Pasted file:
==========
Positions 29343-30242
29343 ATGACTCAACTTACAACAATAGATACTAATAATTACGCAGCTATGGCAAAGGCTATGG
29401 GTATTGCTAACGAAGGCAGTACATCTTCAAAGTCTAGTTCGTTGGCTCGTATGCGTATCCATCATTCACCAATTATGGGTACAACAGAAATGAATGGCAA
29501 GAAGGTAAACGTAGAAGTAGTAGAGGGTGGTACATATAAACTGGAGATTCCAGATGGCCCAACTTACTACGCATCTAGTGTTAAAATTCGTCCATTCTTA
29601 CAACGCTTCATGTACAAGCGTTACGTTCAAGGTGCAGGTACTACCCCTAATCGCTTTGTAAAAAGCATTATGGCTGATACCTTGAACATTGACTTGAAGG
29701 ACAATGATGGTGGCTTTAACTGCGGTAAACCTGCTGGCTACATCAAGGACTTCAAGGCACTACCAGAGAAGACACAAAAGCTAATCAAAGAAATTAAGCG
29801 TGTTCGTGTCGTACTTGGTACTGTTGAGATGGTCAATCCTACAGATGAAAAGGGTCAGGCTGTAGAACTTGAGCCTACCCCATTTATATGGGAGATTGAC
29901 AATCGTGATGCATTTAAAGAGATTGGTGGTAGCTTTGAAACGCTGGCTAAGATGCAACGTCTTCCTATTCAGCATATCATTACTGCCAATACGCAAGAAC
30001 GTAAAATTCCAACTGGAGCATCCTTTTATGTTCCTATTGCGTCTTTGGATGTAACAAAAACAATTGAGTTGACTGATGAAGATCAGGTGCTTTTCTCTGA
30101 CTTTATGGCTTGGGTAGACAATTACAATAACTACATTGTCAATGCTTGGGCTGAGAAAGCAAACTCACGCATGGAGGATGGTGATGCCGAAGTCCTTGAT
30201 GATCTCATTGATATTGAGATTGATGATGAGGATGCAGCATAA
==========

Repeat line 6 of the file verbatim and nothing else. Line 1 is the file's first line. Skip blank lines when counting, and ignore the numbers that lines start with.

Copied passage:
29701 ACAATGATGGTGGCTTTAACTGCGGTAAACCTGCTGGCTACATCAAGGACTTCAAGGCACTACCAGAGAAGACACAAAAGCTAATCAAAGAAATTAAGCG